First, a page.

Mitochondrial dysfunction is a common element in depression, bipolar disorder, schizophrenia, and autism. It reduces the efficiency of producing energy in the brain, compromising its function and regeneration. Dysfunction in the glutaminergic and dopaminergic systems also contributes to such psychiatric diseases. (14)

NAC with its potent antioxidant actions, cytokine activity reduction, modulation of dopamine and glutamate, and reversal of mitochondrial dysfunction could significantly aid in improving brain health, cognitive function, and neuroprotection. (14) (3)

This is why NAC has shown efficacy in certain diseases related to cognitive dysfunction, reward-seeking pathways, emotional instability, and trouble focusing, including bipolar disorder, schizophrenia, addiction, and COPD. (3)


Neurodegeneration that comes with age stems from all of the previously mentioned processes like plaque buildup, reduced antioxidant activity, and mitochondrial dysfunction. Extra antioxidants for the brain could help improve neuroinflammation and even stimulate certain neurotropic factors.

NAC can increase cysteine levels, which has been shown to modulate certain neurotransmitter pathways and affect the level of glutamate and dopamine. Additionally, NAC provides oxidative homeostasis, fighting inflammation. (15) (3)

In Alzheimer’s disease, oxidative damage is the main factor. Lipoic acid (LA) and NAC, in combination, show promise in protecting mitochondrial function and preventing age-related disorders like AD. (16) (17)

In Parkinson’s disease, the progression is faster with degradation in dopaminergic function, namely, dopamine-induced cell death. Treatment for PD has been debated as numerous studies on animal models have shown positive outcomes, improving dopamine release, glutathione levels, and mitochondrial activity. (1)


NAC can support neurotransmitters like glutamate and dopamine, which have been shown to lessen the degree of neurodegeneration. Additionally, it acts neuroprotective by providing the key antioxidant for the brain.

Lungs, Mucus, and Respiration

NAC has also been used to improve breathing and respiration by thinning out the mucus secreted in the lungs.

Mucus clearance serves as a protective mechanism that helps ward off pathogens and particles in the respiratory system. NAC can assist in the breakdown of mucus proteins, reducing its viscosity and speeding up clearance. This can be particularly beneficial in conditions like COPD, bronchitis, pneumonia, or asthma. (18) (10)

Due to its mucolytic function, NAC has been used as an anti-inflammatory drug in many European countries to improve chronic bronchitis symptoms. (1) (19)


NAC helps thin out and clear mucus from the lungs faster. This can potentially enhance respiration and ease breathing in conditions like pneumonia, asthma, bronchitis, and COPD.

Anti-Aging and Mitochondria Function

Improving mitochondria function directly enhances oxygen usage and energy creation [ATP] which is linked to more energy and anti-aging effects.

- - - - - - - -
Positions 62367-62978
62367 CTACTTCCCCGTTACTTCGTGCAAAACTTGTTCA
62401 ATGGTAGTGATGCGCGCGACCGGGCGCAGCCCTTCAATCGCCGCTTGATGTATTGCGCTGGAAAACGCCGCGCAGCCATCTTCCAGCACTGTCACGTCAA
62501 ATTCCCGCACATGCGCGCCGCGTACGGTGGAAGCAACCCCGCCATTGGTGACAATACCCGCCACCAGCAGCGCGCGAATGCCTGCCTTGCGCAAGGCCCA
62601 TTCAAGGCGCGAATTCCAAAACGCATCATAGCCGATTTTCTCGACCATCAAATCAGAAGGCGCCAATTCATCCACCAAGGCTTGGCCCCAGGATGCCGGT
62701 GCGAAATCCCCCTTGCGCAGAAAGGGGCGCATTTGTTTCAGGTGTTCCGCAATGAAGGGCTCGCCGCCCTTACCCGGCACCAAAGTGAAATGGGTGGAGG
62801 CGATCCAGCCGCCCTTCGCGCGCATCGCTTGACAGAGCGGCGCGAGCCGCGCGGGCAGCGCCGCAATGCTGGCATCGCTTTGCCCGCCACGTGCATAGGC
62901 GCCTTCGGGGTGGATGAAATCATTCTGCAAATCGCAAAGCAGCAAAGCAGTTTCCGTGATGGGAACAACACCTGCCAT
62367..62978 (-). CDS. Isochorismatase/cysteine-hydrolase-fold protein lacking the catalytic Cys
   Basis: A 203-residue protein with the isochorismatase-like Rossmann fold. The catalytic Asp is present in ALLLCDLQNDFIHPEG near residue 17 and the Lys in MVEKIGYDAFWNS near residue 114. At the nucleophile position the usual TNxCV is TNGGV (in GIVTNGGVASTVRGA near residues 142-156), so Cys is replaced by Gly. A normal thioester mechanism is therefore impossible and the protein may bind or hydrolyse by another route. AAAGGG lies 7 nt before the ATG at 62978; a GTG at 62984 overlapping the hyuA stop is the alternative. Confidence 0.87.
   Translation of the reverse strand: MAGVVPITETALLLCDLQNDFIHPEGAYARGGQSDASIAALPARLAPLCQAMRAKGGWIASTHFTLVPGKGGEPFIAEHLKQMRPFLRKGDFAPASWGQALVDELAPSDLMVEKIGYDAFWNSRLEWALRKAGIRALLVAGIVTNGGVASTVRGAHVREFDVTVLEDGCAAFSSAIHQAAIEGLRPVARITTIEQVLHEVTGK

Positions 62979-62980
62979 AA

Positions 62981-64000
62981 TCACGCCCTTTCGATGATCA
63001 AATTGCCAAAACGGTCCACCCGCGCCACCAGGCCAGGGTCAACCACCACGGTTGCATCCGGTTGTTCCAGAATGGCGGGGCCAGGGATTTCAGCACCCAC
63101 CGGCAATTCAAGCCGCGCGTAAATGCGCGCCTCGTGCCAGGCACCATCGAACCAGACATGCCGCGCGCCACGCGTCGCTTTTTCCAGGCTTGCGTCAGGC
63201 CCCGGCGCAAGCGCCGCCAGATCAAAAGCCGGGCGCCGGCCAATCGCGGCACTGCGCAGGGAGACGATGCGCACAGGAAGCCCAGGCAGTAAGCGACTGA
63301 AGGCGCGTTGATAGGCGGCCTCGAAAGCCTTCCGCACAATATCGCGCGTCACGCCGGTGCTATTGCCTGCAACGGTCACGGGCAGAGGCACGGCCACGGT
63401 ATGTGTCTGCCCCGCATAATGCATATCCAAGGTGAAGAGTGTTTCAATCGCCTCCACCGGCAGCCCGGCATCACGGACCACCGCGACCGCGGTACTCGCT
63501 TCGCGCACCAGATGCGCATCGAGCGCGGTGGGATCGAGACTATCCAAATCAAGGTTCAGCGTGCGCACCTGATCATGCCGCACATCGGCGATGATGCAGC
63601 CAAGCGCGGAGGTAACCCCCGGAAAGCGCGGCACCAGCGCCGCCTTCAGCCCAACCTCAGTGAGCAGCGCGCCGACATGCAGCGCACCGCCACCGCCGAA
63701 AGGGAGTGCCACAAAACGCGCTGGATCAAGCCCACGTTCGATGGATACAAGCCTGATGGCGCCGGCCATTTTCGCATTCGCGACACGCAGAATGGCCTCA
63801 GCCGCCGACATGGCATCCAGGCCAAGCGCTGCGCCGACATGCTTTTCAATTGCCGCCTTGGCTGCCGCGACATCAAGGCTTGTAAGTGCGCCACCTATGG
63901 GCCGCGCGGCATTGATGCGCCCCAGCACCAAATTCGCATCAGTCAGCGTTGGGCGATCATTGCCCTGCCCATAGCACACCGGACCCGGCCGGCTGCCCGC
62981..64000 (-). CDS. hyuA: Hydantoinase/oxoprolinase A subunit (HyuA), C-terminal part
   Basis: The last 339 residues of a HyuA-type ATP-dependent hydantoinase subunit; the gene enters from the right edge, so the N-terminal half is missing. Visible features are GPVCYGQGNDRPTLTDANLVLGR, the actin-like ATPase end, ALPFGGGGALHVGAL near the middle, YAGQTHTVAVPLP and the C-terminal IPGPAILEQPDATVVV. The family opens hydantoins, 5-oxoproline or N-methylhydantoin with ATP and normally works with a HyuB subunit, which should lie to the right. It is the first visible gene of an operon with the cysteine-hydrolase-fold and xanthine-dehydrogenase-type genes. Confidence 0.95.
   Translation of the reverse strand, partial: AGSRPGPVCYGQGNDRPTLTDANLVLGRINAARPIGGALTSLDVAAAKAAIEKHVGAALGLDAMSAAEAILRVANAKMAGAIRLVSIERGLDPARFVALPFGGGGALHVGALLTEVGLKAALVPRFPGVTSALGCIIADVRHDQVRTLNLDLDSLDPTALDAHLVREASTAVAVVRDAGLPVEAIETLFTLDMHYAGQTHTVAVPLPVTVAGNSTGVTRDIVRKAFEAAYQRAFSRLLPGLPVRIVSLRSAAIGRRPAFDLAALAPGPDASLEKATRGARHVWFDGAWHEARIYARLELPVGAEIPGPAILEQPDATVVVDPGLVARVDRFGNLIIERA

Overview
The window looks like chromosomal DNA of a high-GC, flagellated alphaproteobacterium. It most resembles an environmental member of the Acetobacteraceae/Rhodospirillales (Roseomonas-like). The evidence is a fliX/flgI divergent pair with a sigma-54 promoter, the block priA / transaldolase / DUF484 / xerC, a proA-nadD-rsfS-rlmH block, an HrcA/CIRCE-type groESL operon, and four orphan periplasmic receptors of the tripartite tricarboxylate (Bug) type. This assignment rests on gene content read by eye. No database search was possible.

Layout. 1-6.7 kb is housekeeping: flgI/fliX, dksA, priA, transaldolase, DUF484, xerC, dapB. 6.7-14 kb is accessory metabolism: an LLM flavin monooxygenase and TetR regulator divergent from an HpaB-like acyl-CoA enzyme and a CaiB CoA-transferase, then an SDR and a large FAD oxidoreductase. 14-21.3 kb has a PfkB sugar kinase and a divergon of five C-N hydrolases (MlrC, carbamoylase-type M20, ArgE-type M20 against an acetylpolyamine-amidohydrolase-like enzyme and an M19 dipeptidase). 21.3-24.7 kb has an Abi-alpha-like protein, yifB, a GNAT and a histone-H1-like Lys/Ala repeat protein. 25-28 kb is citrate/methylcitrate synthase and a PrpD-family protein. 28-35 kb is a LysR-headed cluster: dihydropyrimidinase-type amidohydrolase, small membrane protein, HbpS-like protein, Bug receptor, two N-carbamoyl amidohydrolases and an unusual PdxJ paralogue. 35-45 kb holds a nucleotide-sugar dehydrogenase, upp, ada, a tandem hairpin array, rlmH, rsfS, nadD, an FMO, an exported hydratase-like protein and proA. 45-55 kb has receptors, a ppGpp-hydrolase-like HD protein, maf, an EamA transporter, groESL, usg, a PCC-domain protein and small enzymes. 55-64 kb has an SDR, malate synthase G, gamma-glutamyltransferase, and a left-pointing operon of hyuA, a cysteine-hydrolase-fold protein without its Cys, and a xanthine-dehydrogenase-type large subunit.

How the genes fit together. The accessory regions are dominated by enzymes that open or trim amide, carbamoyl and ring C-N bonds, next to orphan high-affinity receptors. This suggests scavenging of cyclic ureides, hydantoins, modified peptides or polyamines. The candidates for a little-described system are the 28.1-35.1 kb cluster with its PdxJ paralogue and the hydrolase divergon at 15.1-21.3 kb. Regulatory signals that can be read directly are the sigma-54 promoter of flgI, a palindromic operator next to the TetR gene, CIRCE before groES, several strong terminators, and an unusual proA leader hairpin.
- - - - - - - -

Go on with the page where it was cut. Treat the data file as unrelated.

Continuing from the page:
NAC can improve oxygen delivery to tissues, boost mitochondrial ATP production, and adjust the microvascular tone to increase blood flow to vital organs. (10)

In animal models like rats and mice, NAC was shown to:

  • delay the onset of motor deficits and Huntington’s disease (20)
  • improve glutathione levels and mitochondria function (21)
  • decreased mTOR protein levels and improved mitochondrial dynamic. (22)

If some of these physiological effects can be replicated in humans, then NAC can be a viable tool in enhancing mitochondria function and potentially, lengthening lifespan.

Recovery and Performance

As with any other antioxidant NAC can help speed up recovery in athletes. Especially in times of increased stress, like the physiological stress from intense exercise, free radicals production is increased, compromising DNA integrity and cellular function, which is supported by antioxidants. (23)

One investigation found that while NAC did not affect non-fatigued muscle, after 3 minutes of repetitive contractions it greatly increased force output by around 15%, showcasing its potential to improve muscle performance as well. (1)

Use / Dosage / Side Effects

  • Dosage
  • Uses
  • Side Effects
  • Precaution

The most common dose for N-Acetyl Cysteine is 600mg. Different sources cite between 600-1800 mg daily, divided into 2-3 doses.

NAC has been used mainly for liver detox [acetaminophen detox], mucus thinning [cough, lung conditions, flu, COPD], cognitive function [AD, PD, ASD], and inflammation.

as with all supplements, there are potential side effects of taking NAC, especially on an empty stomach including nausea, diarrhea, itching, and vomiting. Also, NAC smells like rotten eggs due to their sulfur content.

NAC is considered generally safe, but some populations need to take extra precautions including pregnant or breastfeeding women, children, and people with kidney diseases, asthma, or bleeding disorders.


The information provided is for general purposes only and not intended as professional medical advice. Always consult with a qualified healthcare professional regarding any medical condition or supplement use.


  • NAC is a semi-essential amino acid, a precursor to Cysteine which supports the synthesis of the master antioxidant in the body, Glutathione.
  • NAC has been used for liver protection and detox, assisting in the removal of toxins from alcohol, heavy metals, and certain drugs [acetaminophen].
  • Due to its mucolytic effect, it’s used for mucus thinning and respiratory conditions. NAC may play a role in anti-aging due to its potential to enhance mitochondrial function.
  • NAC can affect levels of dopamine, glutamate, and neuroinflammation which can potentially assist in improving cognitive function and neuroprotection.
  • The role of NAC and GSH are important especially in times of increased physiological stress, like intense exercise, sickness, mental stress, or exposure to toxins.

Similar Posts